At the greatest extreme, when muscles cannot be coordinated to work together instead of against each other, immobility results: body parts get "stuck" when opposing muscle groups continually fire pulling the subject body part in opposite directions. When the muscles pull with equal and opposite force, the result is that the body part being pulled in opposite directions is immobilized and stiff.  In worst case scenarios, people who are "stuck" in one or more body parts due to over-active firing of opposing muscle groups, are chronically out of alignment and eventually experience pain and usually chronic pain due to the concentration of all impacts faced by the body (including the mere pull of gravity) in the immobilized area, and due to related phenomenon such as constriction of circulation, hardening of connective tissues, chronic fatigue in the over-worked muscles, etc.  It is much preferred that, rather than being stuck in certain muscles that the body may favor for one reason or another (usually having to do with a misalignment in the body either causing, or caused by, the body playing favorites with a muscle or muscle group letting another muscle or muscle group atrophy), the mind should, instead, distribute the body’s weight and the impact of gravity felt by the body across a larger network of muscles, allowing each engaged muscle to do far less work.(Imagine dispersing weight over a larger surface area to reduce the pressure on each particular area, as one may do by laying down on thin cracking ice thereby dispersing one's body weight over a larger surface area of the ice so as not to fall through). 

Alignment in Motion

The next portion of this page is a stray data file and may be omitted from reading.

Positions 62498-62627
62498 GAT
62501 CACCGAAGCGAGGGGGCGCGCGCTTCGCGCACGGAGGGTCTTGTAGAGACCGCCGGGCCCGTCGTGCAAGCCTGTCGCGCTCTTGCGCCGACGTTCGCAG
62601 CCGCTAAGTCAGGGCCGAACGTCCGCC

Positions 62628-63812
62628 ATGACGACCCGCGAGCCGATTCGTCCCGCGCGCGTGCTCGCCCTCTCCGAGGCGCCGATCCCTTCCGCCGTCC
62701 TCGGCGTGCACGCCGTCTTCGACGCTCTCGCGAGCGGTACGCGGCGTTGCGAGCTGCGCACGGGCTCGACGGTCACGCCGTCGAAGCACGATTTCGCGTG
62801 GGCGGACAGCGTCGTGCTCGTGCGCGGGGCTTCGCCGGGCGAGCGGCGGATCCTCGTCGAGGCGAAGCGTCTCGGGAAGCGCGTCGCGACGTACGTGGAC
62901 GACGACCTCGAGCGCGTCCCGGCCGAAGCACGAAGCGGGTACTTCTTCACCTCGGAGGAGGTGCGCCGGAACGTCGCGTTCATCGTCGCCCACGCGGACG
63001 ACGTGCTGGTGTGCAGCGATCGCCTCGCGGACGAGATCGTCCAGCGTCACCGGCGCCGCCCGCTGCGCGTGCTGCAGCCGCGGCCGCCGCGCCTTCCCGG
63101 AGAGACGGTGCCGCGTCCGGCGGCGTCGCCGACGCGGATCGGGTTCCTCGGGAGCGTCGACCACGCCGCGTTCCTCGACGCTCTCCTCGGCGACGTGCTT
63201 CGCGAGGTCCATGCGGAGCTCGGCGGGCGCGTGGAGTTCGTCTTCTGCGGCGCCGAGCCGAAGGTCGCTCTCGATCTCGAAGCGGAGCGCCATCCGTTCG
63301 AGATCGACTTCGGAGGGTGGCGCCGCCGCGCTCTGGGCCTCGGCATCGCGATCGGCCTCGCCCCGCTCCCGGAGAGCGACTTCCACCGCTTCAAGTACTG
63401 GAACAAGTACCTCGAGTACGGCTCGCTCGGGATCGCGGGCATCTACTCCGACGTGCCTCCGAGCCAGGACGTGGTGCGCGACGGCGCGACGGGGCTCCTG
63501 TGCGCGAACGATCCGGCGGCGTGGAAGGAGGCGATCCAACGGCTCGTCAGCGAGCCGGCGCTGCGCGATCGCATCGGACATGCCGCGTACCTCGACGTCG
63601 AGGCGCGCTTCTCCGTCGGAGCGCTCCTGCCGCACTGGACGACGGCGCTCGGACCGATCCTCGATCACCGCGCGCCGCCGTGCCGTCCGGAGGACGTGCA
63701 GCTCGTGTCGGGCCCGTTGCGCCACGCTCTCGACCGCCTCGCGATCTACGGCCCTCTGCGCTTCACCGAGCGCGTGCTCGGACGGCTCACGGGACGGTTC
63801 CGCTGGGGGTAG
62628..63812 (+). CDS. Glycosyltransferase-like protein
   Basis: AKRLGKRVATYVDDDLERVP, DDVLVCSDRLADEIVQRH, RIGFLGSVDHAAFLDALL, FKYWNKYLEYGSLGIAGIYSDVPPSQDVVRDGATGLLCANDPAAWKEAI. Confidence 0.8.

It is important to appreciate that efficient or proper alignment is not necessarily exactly the same in every posture. Because alignment is essentially muscles counter-pulling on the skeletal structure of the body against each other and against gravity to maintain the body's balance in space, the alignment cannot be the same in every posture so long as the different postures considered include shapes the body is creating that are different and have different spatial orientations. When the body makes different shapes, the parts of the body are in different places in relation to each other as well as to the ground. Since the relationship of the parts of the body to each other changes from posture to posture, and the orientation of the body to the ground differ, so must the counter-pull or opposition by muscles in the body against both each other and the pull of gravity. Each time you change the relationship of the parts of the body to each other, you change the way the body's muscles must counter-pull around a center-point to retain balance against the pull of gravity. Likewise, each time you change the orientation of the body to the ground (upright, prone, inverted in a headstand or handstand, for example), you change the way the muscles of the body must pull against both each other and against the pull of gravity to support and balance the body. Here we are essentially arguing against the common misconception that there is only one "squared off" and proper / safe alignment for the body and that such alignment is the same in every posture. That is simply not the case. You cannot always have your shoulders "level" (which I would take to mean the tops of the shoulders are the same height and the lower tips of the shoulder blades are placed in symmetry to each other on the back of the ribs) or your hips "square" in every posture. Where the body is in differing spatial orientations, with different body parts closer or further than in other postures and with gravity acting upon the body differently than in other postures, the body simply cannot maintain exactly the same counter-pulls--the balance around a center point is constant, but the manner of balancing and the muscles engaged and/or disengaged to maintain that balance must necessarily change from posture to posture.